About 250 people pack the gym of Vernon Elementary School to give comments to the Public Service Board about the continued operation of Vermont Yankee
About 250 people pack the gym of Vernon Elementary School to give comments to the Public Service Board about the continued operation of Vermont Yankee nuclear power plant. (Bob Audette/Reformer)
Thursday November 8, 2012

VERNON -- Supporters of the continued operation of Vermont Yankee outnumbered opponents by a margin of three-to-one at Wednesday night's Public Service Board hearing in Vernon.

While many of the supporters work at the nuclear power plant, some of them came from as far away as the Northeast Kingdom and Chittenden County, and most of them declared their support by wearing a large green sticker on their chests that read "Support Vermont Yankee, provides $100 million annually to the regional economy."

The Vermont PSB was in Vernon to take public comments on why it should or should not allow the power plant's continued operation. Though the Nuclear Regulatory Commission recently granted a renewed 20-year operating license to the plant, Yankee also needs a certificate of public good from the state. The plant is owned and operated by Entergy.

Prior to the meeting, 80 of the more than 250 people in the Vernon Elementary School gymnasium had signed up to offer their opinions to the board. They were each given two minutes to speak, a time limit the board strictly enforced and speakers respected.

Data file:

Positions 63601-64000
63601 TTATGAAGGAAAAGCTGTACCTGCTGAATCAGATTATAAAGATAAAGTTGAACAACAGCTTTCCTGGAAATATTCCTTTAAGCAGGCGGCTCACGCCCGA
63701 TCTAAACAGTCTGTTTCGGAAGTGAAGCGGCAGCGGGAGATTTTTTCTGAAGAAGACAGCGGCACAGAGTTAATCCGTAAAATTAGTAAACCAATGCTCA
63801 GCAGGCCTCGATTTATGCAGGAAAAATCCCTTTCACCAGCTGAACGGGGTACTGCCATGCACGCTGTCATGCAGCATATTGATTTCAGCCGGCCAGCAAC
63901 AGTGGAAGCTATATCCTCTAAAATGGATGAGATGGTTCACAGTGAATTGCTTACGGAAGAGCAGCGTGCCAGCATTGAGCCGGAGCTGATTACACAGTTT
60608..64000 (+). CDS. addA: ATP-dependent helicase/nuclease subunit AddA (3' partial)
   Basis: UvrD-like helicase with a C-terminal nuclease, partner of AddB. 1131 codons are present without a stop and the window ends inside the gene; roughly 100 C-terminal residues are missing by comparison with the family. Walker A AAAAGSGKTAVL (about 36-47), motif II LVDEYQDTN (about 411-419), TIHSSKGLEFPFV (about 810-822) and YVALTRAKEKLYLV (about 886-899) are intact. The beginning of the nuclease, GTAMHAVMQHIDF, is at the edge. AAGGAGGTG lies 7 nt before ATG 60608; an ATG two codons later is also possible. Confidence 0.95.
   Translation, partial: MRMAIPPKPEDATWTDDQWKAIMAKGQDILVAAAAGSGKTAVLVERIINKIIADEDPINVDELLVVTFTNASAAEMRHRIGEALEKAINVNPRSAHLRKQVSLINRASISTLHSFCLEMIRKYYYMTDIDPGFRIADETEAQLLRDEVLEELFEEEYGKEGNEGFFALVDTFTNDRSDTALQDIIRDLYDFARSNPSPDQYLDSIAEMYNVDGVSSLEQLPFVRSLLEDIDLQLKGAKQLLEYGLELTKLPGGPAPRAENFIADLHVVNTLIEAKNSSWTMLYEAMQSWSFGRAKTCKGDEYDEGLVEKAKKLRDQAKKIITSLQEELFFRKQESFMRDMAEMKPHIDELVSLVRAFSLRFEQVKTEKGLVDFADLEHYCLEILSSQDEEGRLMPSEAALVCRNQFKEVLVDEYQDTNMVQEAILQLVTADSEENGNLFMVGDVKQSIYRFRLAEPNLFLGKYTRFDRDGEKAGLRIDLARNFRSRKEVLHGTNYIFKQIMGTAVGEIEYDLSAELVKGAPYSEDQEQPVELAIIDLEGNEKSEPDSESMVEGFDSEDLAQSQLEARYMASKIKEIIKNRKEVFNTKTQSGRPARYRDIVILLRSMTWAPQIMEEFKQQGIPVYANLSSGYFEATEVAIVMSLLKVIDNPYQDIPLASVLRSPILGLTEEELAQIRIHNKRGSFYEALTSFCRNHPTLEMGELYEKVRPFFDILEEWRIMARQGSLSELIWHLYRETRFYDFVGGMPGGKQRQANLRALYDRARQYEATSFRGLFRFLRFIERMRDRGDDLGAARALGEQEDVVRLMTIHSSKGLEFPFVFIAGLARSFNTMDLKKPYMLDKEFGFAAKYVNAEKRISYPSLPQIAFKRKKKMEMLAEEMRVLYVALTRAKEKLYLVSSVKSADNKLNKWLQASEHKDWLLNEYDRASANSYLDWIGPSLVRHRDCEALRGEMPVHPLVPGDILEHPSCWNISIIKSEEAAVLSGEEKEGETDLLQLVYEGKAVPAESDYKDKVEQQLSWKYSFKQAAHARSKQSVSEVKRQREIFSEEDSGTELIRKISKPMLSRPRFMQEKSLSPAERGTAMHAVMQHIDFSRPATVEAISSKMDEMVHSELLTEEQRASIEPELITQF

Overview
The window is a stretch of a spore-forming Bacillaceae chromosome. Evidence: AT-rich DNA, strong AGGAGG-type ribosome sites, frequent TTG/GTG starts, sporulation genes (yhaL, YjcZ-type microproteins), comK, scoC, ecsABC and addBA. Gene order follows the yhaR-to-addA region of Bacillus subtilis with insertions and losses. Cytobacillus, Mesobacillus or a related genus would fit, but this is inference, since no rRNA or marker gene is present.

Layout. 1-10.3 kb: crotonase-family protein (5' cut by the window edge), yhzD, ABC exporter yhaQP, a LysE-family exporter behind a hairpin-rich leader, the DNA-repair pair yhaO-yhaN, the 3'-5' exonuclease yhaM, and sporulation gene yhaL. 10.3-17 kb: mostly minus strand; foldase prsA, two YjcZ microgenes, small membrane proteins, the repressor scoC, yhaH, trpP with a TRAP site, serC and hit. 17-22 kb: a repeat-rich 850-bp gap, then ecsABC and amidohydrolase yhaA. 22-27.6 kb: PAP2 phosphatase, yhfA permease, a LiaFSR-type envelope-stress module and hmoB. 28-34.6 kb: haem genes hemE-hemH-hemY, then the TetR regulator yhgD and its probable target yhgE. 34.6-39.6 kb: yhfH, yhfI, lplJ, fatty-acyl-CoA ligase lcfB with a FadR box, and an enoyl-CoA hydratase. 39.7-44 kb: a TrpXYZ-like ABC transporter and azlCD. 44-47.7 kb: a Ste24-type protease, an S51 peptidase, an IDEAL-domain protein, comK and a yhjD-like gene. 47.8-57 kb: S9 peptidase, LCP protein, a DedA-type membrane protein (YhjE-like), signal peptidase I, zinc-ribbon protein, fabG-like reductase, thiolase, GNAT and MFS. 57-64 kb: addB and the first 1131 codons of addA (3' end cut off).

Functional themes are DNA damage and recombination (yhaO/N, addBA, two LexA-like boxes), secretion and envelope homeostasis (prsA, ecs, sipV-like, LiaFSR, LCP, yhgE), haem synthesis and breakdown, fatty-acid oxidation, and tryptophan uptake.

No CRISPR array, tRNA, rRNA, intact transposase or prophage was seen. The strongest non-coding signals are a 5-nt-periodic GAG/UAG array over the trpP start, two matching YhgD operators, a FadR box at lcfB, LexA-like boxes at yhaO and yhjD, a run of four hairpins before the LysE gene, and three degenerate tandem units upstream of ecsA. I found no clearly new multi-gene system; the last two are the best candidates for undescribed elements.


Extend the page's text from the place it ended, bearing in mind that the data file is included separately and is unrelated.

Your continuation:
The members of the board are James Volz, chairman, David Coen and John Burke.

Burke told those in attendance that the board was taking public comments to determine what issues should be explored during its deliberations over whether Yankee should receive a state-issued certificate of public good for continued operation for up to the next 20 years.

"We will structure for ourselves the questions that need to be explored and the issues that need to be explained," he said.

The first three speakers, Gary Sachs, Chad Simmons and William Wood, spoke in opposition to the issuance of a CPG.

"Entergy has proven it's not to be trusted," Sachs said about Yankee's Louisiana-based corporate parent.

He raised a number of issues to back up his claim, including the failure to monitor the temperature of the dry casks containing nuclear waste, the failure to reveal the presence of underground pipes containing radiological materials and the fact that the company had been sanctioned twice by the PSB -- once for bullying behavior and once for showing disdain for the board.

"Why didn't this board not haul Entergy in and pull the CPG prior to federal court involvement?" Sachs asked.

Simmons told the board it should deny a CPG to Yankee for environmental, economic and reliability issues. Especially in light of weather catastrophes in the past 12 months or so, he said it's important for the board to consider Yankee's reliability during a weather emergency.

"The plant is a burden on Vermont emergency planners," said Simmons, insisting the board should consider how severe weather might affect the plant's back-up systems.

Simmons also said the board should consider the "flawed evacuation plans" related to Yankee, which don't include contingencies for things such as the bridge work being conducted on Interstate 91.

Wood said drawing attention to the more-than-600 jobs at Yankee is "a spurious argument."

"It's not the role of Entergy to provide good jobs," he said. "Their role is to make a profit."

Wood insisted there are far better jobs in promoting energy efficiency and the "so-called" economic benefits of Yankee don't outweigh costs to the state, including how the plant's presence affects the state's "branding" and the costs of cleaning up following a potential accident.